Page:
In 1997, Pinedale was home to about 1,300 people, but that didn’t stop Mickey LaVoie from opening LaVoie Brewery. In 2002, philanthropist and businesswoman Gail Kinnison purchased the brewery, renamed it Bottoms Up, and sent out the call for a new brewmaster. Strom sent her a résumé. “A couple days later, I was doing an interview and that was it,” he says. “I’ve been here ever since.”

Back then, Wyoming craft breweries were far and few between. In 2003, when Strom was hired, he remembers only five brewing operations in the whole state. Kinnison gave Strom free rein, and it was during these years that Strom won his first award at the World Beer Cup, a gold medal in 2006 for the Strom Bomb Stout.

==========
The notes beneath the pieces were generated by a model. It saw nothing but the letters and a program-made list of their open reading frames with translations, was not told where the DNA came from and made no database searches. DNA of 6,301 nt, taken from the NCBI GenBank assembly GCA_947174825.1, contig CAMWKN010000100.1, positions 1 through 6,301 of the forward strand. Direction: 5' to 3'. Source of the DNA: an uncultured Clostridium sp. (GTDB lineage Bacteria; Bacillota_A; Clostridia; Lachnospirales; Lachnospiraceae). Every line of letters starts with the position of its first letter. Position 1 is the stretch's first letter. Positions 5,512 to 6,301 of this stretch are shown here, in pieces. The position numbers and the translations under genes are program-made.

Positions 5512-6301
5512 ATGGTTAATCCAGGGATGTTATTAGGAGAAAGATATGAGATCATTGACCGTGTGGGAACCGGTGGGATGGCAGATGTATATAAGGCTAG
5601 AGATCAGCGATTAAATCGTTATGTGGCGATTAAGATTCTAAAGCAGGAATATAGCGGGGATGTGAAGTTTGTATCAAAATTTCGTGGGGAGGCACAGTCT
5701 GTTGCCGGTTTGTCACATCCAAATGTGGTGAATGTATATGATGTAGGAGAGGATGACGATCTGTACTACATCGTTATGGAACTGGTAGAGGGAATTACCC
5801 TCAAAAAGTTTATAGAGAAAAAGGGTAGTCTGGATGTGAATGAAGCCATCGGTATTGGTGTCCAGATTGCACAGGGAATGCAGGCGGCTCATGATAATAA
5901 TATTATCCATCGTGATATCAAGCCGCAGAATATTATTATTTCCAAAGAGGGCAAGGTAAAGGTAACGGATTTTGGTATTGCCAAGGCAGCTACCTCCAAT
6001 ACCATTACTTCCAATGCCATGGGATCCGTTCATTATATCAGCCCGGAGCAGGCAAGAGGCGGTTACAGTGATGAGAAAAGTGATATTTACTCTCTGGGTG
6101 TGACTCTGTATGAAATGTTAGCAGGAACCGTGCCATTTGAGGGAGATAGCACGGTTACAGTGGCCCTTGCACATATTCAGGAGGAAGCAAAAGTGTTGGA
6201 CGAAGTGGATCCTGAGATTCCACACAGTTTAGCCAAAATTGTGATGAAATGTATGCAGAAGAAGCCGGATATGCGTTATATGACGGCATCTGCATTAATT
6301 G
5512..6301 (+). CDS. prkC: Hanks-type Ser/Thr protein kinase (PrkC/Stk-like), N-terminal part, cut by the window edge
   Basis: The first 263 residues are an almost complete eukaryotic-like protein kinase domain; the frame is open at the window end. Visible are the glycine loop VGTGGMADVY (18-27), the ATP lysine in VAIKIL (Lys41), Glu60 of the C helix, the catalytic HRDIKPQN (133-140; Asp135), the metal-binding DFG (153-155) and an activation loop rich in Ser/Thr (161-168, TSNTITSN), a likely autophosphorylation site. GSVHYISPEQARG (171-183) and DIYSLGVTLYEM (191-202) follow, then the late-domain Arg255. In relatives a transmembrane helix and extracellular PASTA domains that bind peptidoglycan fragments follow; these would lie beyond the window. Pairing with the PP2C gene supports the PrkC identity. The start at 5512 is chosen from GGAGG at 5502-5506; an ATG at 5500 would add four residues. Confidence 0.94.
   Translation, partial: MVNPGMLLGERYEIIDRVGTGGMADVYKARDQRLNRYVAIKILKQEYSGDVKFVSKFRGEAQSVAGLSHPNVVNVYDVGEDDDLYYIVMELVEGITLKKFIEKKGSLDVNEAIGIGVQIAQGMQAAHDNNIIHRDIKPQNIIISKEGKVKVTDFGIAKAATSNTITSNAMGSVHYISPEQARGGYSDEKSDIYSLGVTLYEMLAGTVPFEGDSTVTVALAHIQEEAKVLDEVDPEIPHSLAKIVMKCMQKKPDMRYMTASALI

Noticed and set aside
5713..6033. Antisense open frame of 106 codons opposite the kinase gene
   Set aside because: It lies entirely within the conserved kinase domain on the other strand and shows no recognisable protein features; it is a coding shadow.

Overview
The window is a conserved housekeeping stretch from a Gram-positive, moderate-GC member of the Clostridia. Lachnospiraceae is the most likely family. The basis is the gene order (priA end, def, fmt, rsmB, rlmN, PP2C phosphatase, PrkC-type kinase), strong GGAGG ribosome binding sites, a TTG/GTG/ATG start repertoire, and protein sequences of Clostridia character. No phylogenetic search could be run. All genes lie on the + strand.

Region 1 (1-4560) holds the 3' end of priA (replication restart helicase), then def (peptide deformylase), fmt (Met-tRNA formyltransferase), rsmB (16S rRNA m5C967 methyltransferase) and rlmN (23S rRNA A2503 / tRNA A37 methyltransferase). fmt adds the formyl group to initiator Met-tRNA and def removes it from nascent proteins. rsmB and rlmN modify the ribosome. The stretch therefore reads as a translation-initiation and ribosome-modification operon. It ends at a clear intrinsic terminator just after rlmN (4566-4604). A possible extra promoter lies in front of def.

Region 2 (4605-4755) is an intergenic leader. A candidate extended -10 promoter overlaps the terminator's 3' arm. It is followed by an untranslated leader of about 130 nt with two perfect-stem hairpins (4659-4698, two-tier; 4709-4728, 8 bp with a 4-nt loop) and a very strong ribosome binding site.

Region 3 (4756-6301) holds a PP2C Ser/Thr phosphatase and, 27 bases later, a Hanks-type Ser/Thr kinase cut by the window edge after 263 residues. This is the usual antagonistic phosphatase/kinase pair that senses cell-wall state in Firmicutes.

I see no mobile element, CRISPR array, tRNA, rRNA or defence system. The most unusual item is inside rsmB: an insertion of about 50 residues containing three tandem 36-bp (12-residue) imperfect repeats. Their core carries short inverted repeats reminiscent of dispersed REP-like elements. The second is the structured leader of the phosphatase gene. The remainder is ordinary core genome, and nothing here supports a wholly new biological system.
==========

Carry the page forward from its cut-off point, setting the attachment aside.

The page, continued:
“I wanted a really smooth, creamy Stout,” Strom says. “But it’s not true to style. It’s a little stronger, with a little more alcohol to it. We started off using 100 pounds of oatmeal for the first few years and switched it to 150 to make it even smoother. The first time we did that was the batch that went to the World Beer Cup. We didn’t even do a pilot batch.”

Saving the Day
Given complete creative latitude, Strom—who was eventually joined by co-brewers Cooper Balke (known to Wyoming brewers as “Cooper Cooper”) and Phil Harris—began accumulating awards like baseball cards. That same year, the Korruption Kölsch took home a silver medal at the Great American Beer Festival, and the Wyoming Pale, Sheppards Weiss and Out of Order Porter began receiving accolades as well.